Driverless cabs plan for Glasgow Subway

The Glasgow Subway is undergoing a 300m overhaul. Picture: John Devlin

The Glasgow Subway is undergoing a 300m overhaul. Picture: John Devlin

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A DRAMATIC view of ­Scotland’s only underground railway awaits passengers aboard new driverless trains on the Glasgow Subway – popularly known as the “Clockwork ­Orange”.

The new fleet is about to be ordered as part of the service’s biggest upgrade for 35 years.

Without drivers’ cabs, passengers will be able to see along the tunnel at both ends of the new trains.

Strathclyde Partnership for Transport (SPT) is in the final stages of its five-year quest for a new fleet as part of the £300 million overhaul.

Two shortlisted groups are competing for a contract worth about £200m to build the trains and automated signalling, with a decision due in the next few months. The trains, which will have wi-fi, are expected to run by 2020 – the year before the Subway’s 125th birthday.

Both of the bidders have supplied driverless trains to other metros which have passenger seating and windows at either end.

However, they will have to provide a unique version for Glasgow, because the six-mile circular system’s gauge – the distance between the rails – is 20cm narrower than standard. It was set by rail firms who built the world’s third oldest subway (after London and Budapest) to stop rivals running their trains on it.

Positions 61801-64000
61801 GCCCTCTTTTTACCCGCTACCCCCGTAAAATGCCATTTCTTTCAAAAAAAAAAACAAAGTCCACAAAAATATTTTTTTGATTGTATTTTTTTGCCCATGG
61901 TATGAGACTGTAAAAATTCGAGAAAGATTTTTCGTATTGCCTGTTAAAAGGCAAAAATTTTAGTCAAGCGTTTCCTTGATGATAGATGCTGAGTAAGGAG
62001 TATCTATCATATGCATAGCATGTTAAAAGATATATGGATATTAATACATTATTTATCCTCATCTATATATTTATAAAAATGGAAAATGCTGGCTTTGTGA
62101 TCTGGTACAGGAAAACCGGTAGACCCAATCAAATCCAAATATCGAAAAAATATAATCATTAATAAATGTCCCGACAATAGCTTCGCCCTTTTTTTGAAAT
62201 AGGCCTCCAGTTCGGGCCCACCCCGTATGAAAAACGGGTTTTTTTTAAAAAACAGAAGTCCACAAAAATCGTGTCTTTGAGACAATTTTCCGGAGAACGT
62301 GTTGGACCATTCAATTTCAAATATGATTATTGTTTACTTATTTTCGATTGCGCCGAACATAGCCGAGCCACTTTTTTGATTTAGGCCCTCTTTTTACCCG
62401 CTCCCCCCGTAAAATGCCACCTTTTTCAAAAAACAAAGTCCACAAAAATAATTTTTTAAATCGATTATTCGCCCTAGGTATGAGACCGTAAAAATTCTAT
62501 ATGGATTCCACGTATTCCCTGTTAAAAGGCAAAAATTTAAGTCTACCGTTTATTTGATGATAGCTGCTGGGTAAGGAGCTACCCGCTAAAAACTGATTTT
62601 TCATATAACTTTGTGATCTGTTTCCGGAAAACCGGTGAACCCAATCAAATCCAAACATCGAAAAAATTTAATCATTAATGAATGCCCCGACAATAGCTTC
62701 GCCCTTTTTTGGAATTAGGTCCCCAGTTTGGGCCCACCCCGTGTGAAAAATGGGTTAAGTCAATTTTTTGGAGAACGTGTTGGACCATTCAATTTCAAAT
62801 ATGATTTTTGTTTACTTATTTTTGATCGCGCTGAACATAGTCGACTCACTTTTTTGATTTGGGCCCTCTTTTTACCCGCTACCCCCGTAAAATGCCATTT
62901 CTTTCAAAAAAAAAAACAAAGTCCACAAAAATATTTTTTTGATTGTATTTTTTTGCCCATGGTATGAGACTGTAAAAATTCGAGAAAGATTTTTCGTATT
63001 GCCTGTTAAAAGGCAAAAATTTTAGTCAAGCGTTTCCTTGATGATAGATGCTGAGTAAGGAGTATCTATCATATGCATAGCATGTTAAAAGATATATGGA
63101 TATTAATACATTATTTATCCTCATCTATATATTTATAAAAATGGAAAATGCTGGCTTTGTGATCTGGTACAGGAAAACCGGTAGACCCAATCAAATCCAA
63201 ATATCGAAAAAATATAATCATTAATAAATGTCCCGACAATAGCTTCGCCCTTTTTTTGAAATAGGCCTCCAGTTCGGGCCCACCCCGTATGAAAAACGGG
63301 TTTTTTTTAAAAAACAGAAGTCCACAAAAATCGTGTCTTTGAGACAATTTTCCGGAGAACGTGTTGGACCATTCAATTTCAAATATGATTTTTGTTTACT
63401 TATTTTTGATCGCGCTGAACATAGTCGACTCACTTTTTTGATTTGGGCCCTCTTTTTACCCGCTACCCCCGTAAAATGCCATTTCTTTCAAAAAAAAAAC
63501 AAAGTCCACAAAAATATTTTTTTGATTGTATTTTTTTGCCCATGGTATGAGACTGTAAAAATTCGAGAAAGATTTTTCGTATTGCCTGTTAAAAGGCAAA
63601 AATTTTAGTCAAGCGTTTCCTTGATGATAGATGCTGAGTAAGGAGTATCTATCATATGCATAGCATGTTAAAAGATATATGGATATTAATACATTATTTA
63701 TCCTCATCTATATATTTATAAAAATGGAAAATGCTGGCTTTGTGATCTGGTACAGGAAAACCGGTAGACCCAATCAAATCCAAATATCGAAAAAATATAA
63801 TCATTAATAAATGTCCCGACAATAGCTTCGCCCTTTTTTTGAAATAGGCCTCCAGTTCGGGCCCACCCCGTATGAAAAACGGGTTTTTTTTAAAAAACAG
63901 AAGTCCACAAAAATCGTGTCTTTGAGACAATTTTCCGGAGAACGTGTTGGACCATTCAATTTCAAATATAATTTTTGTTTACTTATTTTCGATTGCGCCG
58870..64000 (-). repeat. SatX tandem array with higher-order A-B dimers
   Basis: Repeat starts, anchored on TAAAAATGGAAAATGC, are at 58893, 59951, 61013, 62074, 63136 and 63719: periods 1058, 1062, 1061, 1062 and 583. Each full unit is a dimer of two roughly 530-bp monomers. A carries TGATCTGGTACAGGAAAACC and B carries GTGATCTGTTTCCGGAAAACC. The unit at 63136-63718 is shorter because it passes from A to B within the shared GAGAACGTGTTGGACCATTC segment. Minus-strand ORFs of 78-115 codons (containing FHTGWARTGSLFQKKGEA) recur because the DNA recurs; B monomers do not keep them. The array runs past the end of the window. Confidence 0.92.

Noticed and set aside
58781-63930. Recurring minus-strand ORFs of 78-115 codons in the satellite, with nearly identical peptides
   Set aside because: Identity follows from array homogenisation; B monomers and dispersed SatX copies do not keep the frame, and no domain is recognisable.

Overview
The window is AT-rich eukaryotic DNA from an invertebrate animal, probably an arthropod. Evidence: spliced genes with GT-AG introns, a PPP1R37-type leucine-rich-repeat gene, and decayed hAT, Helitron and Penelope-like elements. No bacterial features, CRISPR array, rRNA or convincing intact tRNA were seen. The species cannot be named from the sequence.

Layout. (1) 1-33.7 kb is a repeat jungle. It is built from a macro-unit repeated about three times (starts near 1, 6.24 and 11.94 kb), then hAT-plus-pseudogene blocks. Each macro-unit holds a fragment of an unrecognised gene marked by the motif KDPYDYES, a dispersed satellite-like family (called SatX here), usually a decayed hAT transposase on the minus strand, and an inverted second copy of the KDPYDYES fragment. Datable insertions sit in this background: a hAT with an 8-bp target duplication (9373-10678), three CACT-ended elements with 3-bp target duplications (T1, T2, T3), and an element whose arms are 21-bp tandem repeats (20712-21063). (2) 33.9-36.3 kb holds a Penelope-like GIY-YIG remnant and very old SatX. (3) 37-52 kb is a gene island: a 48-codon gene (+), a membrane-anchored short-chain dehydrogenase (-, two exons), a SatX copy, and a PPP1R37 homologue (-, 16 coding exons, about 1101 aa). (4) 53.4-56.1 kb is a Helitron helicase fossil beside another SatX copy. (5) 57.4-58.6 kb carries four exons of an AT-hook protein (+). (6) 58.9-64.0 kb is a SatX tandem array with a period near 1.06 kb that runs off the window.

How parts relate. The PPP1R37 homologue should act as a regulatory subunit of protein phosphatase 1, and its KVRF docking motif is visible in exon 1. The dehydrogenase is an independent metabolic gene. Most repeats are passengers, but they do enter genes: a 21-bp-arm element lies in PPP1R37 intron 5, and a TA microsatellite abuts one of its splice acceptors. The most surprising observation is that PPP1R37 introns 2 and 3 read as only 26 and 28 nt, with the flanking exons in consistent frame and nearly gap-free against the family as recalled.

Italian firm Ansaldo, which built driverless trains for the Copenhagen metro, is understood to have teamed up with Swiss company Stadler Rail for the Subway work. UK engineering giant Babcock has confirmed its involvement.

Its rivals are believed to be Spain’s CAF, which built Edin­burgh’s trams, and France’s Thales, which helped construct the driverless SkyTrain network in Vancouver.

A transport expert said windows at each end of trains were popular with passengers on the driverless Docklands Light Railway (DLR) in London. Simon Johnston, editor of Tramways & Urban Transit magazine, said: “To be able to sit and look out at the front and back makes for a more dramatic journey.

“On the DLR, these seats are the ones which are always occupied first.”

SPT has not decided whether to have train staff on board, for instance, to assist passengers in emergencies.

Mr Johnston said: “There’s rarely no staff on trains – most ­systems tend to have someone on board.”

SPT proposed the upgrade in 2010 to make the ageing system more reliable and enable trains to run more frequently than every four minutes. Trains on some systems built by the bidders can run one and a half minutes apart.

To increase safety, screens will be built along platforms, as they are on some London Underground lines. These open only when a train has stopped.

The Subway’s 15 stations, which handle 13 million passengers a year, are already in the process of being overhauled.

An SPT spokeswoman said: “We are progressing with two bidders through the final stages of the procurement of new bespoke trains, automated signalling, control room and associated system improvements, such as platform screen doors.

“We will provide a recommendation on the award of the contract – and commencement of delivery – to our partnership board later this year.”

The bidding firms declined to comment.

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